In 1895, Arnold Genthe emigrated to San Francisco to tutor the son of the Baron and Baroness J. Henrich von Schroeder. He was a fine a tutor. Not too didactic, not too boring. Being a tutor to some rich family’s offspring paid nice, it gave him introductions, but more importantly allowed him time off. Genthe used his free time to learn photography.
On arrival in San Francisco, Genthe had been impressed by the city’s ethnic mix and strange blend of old and new architecture and design. He was particularly drawn to Chinatown, where he surreptitiously photographed Chinese men and women who wandered the streets in traditional dress or worked in shops and businesses. Genthe hid his camera under his coat, so not to draw attention to his actions. Chinatown had changed little since it was first established in 1848. Genthe’s photographs became a record of the district after it was virtually destroyed in the earthquake of 1906. His pictures were published in magazines and newspapers. This allowed him to set up his first portrait studio.
Like many other photographers at the time, Genthe documented everything. He was a portrait photographer, a photo-journalist, and an artist. He shot nude photography, architecture, worked as a travel photographer, art photographer, dance photographer, and captured intimate moments of bohemians, artists, and writers spending time together at Carmel. It wasn’t that he was the first to do these things. It was the fact that he photographed so much that made him a pioneer in American photography.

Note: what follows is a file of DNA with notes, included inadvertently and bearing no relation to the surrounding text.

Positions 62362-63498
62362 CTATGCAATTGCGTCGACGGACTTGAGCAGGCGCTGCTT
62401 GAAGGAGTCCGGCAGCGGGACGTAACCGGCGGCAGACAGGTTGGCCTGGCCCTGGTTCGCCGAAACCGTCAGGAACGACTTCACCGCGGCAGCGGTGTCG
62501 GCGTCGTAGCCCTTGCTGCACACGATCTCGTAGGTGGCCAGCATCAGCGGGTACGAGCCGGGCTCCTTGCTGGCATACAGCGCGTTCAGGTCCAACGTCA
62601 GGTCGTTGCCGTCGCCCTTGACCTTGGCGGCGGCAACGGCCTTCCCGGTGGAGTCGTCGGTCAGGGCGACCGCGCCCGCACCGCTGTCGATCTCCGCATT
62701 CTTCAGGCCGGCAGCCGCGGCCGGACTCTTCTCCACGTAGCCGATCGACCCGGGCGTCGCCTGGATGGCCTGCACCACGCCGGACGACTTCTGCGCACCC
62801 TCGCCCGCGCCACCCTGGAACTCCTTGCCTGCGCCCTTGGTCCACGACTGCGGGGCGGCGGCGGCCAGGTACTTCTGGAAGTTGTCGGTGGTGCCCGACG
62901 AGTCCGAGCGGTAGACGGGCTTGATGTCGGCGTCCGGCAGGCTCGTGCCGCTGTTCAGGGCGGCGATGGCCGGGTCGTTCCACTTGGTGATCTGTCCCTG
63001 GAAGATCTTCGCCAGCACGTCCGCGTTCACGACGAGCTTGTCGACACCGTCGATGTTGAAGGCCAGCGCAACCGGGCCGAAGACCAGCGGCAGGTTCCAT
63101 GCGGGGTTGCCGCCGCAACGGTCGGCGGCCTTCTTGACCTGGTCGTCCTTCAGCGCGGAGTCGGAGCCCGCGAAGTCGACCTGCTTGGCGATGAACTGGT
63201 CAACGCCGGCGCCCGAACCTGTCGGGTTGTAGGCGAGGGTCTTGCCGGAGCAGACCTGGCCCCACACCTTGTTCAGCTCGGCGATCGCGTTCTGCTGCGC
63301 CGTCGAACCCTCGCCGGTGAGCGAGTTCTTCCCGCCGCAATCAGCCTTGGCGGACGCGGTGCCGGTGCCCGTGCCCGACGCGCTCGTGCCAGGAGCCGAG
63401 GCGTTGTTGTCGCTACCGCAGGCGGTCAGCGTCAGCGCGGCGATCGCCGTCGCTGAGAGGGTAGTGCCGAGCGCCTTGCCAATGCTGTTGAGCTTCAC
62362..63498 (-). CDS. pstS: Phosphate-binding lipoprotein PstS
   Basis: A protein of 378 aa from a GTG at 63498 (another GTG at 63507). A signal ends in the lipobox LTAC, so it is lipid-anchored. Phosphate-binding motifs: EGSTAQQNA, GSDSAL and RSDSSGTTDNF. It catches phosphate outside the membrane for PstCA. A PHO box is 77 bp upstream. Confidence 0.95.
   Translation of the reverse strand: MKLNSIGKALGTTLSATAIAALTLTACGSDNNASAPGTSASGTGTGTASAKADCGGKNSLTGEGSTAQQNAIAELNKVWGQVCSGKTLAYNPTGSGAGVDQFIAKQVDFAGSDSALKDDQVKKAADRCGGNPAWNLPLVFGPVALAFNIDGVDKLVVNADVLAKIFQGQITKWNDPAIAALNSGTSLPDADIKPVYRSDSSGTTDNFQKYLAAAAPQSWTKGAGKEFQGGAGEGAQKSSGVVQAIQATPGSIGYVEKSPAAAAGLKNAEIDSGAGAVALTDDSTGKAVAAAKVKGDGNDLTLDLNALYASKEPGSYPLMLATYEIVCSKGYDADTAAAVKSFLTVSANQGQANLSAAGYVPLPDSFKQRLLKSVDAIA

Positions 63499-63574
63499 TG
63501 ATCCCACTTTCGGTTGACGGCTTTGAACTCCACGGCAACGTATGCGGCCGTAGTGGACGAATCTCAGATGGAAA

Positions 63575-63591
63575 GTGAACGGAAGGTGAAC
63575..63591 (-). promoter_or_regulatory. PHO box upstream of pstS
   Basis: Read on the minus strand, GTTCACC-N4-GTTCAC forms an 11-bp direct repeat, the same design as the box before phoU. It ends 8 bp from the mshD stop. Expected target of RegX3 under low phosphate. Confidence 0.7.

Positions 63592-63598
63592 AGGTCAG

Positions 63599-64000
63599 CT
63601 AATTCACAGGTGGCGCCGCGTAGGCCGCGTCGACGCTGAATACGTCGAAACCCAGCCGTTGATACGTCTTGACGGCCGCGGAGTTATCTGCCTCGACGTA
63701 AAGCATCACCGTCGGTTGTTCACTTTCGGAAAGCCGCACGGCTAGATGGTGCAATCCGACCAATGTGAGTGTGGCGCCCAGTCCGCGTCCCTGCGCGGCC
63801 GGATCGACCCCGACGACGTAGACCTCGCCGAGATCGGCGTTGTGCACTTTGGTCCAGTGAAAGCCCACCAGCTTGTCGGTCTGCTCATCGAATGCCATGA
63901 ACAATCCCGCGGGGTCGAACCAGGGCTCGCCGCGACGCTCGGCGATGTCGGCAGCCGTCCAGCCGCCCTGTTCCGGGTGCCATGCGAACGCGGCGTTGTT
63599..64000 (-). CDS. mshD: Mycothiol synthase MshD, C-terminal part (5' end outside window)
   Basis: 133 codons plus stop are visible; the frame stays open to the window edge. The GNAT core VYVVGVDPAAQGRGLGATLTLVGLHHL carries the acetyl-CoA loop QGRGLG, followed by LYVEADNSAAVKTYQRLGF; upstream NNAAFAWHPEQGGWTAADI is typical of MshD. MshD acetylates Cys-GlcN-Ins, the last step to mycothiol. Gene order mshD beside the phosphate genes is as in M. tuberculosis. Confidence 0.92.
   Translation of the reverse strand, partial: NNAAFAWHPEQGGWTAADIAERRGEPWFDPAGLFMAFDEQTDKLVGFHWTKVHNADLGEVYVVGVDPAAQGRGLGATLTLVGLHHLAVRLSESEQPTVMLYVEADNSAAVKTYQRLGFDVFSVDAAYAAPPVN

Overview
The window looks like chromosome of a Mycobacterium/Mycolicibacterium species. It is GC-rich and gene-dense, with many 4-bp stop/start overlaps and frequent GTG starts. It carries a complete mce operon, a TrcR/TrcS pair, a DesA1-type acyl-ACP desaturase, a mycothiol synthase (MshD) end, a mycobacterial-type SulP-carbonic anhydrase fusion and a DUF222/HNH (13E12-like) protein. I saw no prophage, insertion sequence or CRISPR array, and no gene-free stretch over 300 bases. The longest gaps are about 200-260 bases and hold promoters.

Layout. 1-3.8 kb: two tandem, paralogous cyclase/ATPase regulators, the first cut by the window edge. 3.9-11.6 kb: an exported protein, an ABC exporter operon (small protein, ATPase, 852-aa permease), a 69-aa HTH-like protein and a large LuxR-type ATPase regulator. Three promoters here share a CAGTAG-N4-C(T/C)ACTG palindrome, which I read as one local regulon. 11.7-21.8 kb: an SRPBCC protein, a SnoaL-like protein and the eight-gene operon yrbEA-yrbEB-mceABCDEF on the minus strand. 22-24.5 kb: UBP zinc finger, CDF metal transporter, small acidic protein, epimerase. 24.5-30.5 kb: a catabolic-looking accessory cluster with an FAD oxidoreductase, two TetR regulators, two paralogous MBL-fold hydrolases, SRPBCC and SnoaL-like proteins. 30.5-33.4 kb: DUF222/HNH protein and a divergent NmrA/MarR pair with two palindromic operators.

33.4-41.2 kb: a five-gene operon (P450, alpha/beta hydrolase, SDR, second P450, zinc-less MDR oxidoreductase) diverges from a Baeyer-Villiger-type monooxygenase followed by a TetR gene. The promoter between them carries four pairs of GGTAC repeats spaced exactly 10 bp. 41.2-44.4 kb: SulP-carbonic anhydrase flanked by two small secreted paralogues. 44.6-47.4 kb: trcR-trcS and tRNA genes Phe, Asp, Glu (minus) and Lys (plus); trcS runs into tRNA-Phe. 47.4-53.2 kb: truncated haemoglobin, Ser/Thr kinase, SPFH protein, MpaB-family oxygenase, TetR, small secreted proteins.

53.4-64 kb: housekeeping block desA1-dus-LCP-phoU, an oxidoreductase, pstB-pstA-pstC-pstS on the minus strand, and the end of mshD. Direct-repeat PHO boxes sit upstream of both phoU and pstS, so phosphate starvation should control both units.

Among his most famous works, are his portraits of Broadway stars, movie actors, and writers, and his photographs of the earthquake that devastated San Francisco in 1906.
In his memoir As I Remember Genthe recalled the events of 18th April 1906, when an earthquake struck San Francisco:
I found that my hand cameras had been so damaged by the falling plaster as to be rendered useless. I went to Montgomery Street to the shop of George Kahn, my dealer, and asked him to lend me a camera. ‘Take anything you want. This place is going to burn up anyway.’ I selected the best small camera, a 3A Kodak Special. I stuffed my pockets with films and started out…. Of the pictures I had made during the fire, there are several, I believe, that will be of lasting interest. There is particularly the one scene that I recorded the morning of the first day of the fire [along Sacramento Street, looking toward the Bay] which shows, in a pictorially effective composition, the results of the earthquake, the beginning of the fire and the attitude of the people. On the right is a house, the front of which had collapsed into the street. The occupants are sitting on chairs calmly watching the approach of the fire. Groups of people are standing in the street, motionless, gazing at the clouds of smoke. When the fire crept up close, they would just move up a block. It is hard to believe that such a scene actually occurred in the way the photograph represents it. Several people upon seeing it have exclaimed, “Oh, is that a still from a Cecil De Mille picture?” To which the answer has been, “No. the director of this scene was the Lord himself.” A few months ago an interview about my work–I had told the story of that fire picture–appeared in a New York paper with the headline, “His pictures posed by the Lord, says photographer.”
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